When it comes to dangerous behavior, the elderly and adolescents have much in common.
Mary Cazzell, the first graduate of the College of Nursing's B.S.N. to Ph.D. program in 2009, discovered this while studying adolescent risk taking for her dissertation. Her conversations with recent graduate Kathryn Daniel fueled the finding.
Risk-taking behaviors are controlled by the prefrontal cortex of the brain, which does not mature until the mid-20s. This area of the brain also deteriorates with aging.
Dr. Daniel is a nurse practitioner who specializes in geriatric patients, and both she and Dr. Cazzell are now nursing faculty members.
"Kathryn saw parallel behaviors between teens and many of her elderly patients," Cazzell says, behaviors like binge drinking, driving under the influence, and having unprotected sex. "The highest number of new reported AIDS cases are among the heterosexual elderly."
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For her dissertation, Cazzell used two recently developed tools to measure the propensity of adolescents to take risks. In the Balloon Analog Risk Task, developed at the University of Maryland, subjects use a computer mouse to click a pump that inflates a balloon on the screen. Each pump of the balloon with no explosion places money into a reserve. The objective is to get the largest amount of money while avoiding explosions.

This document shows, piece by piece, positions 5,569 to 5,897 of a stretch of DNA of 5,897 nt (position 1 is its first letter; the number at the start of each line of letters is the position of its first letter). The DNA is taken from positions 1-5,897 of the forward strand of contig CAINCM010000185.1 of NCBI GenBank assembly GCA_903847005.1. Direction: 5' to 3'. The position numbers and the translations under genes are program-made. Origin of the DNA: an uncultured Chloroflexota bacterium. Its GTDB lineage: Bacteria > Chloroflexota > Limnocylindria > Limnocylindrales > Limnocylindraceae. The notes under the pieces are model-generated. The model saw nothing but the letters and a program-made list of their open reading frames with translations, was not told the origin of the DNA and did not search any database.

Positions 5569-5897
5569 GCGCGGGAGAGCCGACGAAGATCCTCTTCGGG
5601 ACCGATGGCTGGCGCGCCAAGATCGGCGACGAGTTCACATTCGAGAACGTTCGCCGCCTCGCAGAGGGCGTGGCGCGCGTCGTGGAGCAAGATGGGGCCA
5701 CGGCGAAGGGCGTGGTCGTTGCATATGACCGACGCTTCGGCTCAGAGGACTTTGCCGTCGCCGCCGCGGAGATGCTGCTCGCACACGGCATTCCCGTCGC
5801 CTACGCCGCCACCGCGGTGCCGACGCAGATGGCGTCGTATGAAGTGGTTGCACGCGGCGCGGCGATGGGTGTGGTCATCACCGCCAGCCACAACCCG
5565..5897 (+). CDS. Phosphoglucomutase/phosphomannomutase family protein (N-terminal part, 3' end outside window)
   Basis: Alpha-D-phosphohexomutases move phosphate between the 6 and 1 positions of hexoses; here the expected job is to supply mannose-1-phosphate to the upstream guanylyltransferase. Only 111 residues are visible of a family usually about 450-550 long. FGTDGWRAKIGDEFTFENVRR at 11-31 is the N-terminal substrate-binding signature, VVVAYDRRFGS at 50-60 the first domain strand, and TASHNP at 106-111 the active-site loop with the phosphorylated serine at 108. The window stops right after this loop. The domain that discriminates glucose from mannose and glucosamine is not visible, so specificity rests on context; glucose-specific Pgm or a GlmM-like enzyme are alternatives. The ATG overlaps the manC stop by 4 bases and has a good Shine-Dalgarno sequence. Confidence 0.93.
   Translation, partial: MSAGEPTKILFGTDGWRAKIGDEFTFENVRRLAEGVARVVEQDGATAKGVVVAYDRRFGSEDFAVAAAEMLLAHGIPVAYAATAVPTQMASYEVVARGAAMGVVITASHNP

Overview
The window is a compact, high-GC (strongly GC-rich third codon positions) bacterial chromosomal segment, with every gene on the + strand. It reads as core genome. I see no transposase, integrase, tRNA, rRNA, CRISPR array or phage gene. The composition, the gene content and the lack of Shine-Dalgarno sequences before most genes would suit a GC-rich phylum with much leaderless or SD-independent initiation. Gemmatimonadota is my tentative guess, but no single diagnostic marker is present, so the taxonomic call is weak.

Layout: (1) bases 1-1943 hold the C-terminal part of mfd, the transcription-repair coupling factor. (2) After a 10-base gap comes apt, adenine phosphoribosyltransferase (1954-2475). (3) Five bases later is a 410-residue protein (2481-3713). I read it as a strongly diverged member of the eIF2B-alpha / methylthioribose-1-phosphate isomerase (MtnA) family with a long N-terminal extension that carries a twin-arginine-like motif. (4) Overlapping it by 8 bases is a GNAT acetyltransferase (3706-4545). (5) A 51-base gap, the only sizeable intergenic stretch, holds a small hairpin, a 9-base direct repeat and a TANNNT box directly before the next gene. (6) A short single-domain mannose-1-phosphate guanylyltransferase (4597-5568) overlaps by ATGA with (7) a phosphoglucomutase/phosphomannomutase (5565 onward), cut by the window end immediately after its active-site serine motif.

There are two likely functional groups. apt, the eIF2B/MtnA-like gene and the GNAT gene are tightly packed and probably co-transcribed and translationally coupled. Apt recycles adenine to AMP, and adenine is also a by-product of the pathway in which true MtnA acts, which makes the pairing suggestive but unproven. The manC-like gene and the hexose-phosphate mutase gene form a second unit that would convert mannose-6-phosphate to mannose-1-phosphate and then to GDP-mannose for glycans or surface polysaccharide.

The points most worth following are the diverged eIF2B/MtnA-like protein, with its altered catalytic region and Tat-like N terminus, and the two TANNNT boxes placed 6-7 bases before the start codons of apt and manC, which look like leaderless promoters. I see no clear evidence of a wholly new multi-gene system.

Should subjects pop their balloons, they lose the money and another balloon appears. At any time during play, subjects can click "collect money" and transfer the amount from a temporary bank account to a safe, permanent account.
The other tool was the Tower of Hanoi mathematical puzzle. Previous studies compared substance-involved adolescents with a control group of youth on their Tower of Hanoi performance. There were significantly different error patterns in the two groups, with the substance involved making more moves and spending less time per move.
After Cazzell's study with the adolescents was complete, Daniel entered the picture as principal investigator on a study to determine if the two tools would be effective in assessing subjects over 65.
"We know that many of the elderly have a problem with impulsivity and risk-taking behaviors," Daniel says. "We were looking for a tool that could identify those with that proclivity, before they have a problem."
Associate Dean of Nursing Research Carolyn Cason played a pivotal role in designing the study. For example, the length of the Tower of Hanoi test was problematic.
"We knew we could not get an over-65 group to sit still for 22 separate problems," Cason says. "I provided the psychometric guidance on how many problems and which ones to include with the older group."
As data collection neared completion, a pattern emerged: Risk taking can be accurately predicted in the elderly, just as with adolescents.